The word-puzzle focus group went down last summer under the fluorescent lights of a conference room at the Colchester Hampton Inn. Jim Rader was at the helm, soliciting feedback from friends and fellow puzzlers on the mind bender he invented four decades ago.
All those years, Rader had kept the puzzles primarily to himself. Sure, his wife, Meg Pond, had tried her hand at them. And he’d often surprise friends with puzzles embedded in birthday messages. But it wasn’t until this past summer, with a series of focus groups, that Rader finally put his puzzles to the test.
The puzzle solvers at the Hampton Inn included Bill Gottesman, a self-described math hobbyist; Bill Dorsch, who does KENKENs twice a week; and Fred Pond, who admitted he’s not much of a puzzle guy but once bought a sudoku book to get him through a long flight to New Zealand. There was much talk of font, instructions and hints. There were cookies and coffee, and pencils for safe guessing.
Everybody agreed that the puzzles were hard. “The purpose of a puzzle is that people can solve it,” said Dorsch.
So with the help of the focus-group puzzlers and computer programmer Jan Schultz, Rader made some improvements and beefed up the tips and instructions. Now he’s finally publishing his puzzles in a book, Never Play Leapfrog with a Unicorn: The Quip-Find Puzzle Book of Advice. They’re still pretty tough, but if you’re a puzzle lover, they may just become a new obsession.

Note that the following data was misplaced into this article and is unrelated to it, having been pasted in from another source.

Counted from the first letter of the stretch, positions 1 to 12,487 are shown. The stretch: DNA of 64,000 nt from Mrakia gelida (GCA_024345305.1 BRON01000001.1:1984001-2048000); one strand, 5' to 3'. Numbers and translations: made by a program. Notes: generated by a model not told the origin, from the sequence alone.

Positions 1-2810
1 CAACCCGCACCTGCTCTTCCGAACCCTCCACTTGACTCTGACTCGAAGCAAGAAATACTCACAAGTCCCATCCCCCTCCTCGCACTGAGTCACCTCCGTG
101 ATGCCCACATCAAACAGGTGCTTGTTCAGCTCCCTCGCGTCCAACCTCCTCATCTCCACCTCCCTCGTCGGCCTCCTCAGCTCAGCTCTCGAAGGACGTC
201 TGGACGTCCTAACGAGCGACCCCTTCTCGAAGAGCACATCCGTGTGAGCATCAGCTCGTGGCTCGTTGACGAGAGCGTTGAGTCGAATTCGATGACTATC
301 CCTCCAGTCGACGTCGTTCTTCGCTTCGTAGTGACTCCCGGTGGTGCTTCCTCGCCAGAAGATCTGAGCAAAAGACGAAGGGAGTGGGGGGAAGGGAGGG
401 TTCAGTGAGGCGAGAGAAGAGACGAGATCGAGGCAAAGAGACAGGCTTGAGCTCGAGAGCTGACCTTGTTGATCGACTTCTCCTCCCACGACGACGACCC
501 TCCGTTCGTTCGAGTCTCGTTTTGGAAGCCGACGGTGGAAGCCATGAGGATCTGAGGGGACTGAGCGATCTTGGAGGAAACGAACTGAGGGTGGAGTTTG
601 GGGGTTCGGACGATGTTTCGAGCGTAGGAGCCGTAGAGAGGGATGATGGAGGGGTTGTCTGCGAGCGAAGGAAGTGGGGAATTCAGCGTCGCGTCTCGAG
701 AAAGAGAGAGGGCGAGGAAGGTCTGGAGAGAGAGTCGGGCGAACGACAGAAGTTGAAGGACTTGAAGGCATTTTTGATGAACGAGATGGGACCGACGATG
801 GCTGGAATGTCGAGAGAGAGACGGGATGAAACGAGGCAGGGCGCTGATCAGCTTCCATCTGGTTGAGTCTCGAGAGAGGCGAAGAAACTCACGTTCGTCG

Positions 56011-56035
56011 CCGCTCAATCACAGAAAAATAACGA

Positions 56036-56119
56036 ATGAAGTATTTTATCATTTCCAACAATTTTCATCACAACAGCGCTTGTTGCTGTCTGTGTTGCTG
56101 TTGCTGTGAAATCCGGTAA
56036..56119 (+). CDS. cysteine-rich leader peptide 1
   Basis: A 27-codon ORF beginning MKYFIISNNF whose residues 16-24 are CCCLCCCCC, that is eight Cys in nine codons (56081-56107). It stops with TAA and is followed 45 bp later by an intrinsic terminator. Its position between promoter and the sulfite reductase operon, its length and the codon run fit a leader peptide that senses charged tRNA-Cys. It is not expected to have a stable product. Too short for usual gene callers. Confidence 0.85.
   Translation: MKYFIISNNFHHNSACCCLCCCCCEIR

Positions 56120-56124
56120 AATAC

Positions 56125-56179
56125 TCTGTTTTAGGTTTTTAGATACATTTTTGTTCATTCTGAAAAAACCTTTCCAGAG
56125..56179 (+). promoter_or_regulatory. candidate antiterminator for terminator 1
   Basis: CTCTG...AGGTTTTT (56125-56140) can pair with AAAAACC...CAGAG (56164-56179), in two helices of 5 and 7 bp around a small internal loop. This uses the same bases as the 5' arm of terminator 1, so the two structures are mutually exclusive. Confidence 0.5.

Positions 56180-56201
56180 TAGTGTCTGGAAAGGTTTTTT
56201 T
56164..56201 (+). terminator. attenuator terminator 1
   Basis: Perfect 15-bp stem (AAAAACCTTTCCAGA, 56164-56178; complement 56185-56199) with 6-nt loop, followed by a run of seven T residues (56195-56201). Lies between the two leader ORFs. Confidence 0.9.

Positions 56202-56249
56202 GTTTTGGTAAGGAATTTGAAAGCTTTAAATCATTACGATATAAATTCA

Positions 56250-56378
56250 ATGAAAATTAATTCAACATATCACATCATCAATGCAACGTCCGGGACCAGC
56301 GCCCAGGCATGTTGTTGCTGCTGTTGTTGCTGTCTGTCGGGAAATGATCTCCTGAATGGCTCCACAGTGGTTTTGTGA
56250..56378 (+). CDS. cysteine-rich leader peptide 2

Rader, 72, who served as Burlington city clerk from 1982 to 1993, followed by 11 years as a constituent advocate in Bernie Sanders’ congressional office, was an undergrad at the University of Vermont when the idea came to him. He had just solved a Soma Cube — a 3-by-3-by-3-unit cube made by assembling seven different pieces — and was struck by the elegant cluster of 27 little cubes. Only, one cube was hidden inside, he noticed, leaving 26 — the number of letters in the alphabet — visible.
He realized that if he arranged the cubes just so, he could spell out whole sentences in one continuous thread of letters that were linked either side to side or corner to corner. And he could do the same in a two-dimensional puzzle, with only three sides of the cube showing.
Early on, Rader got two patents for the puzzle and accompanying 3-D game, but he had trouble drumming up interest. “I just accepted that it wasn’t going to be a great commercial success,” he says. Still, he never gave up. At his Grand Isle home, Rader’s file cabinets are filled with thousands of puzzles he’s sketched out over the years.
Rader acknowledges that his creation — the puzzle is now called Quip-Find; the 3-D game, Quipto — isn’t going to make him rich or famous. He just wants to finish something he started a long time ago. And, he says, “If I hadn’t done it, someday, eventually, somebody else would.”
Rader had all but given up on publishing the puzzles when he met Schultz, a 69-year-old semiretired computer programmer looking to take on another project. Schultz came to Burlington in 1969 to create early electronic medical records for the UVM medical school. He was on the Burlington Electric Department commission in the ’80s and is currently the chief technology officer of Front Porch Forum.
The two men have worked together for more than three years from Schultz’s home office, which is adorned with an autographed photo of Kate Mulgrew, who played Captain Kathryn Janeway on “Star Trek: Voyager” (“My hero,” Schultz says with a smile), and a handwritten poem by Allen Ginsberg called “Burlington Snow.”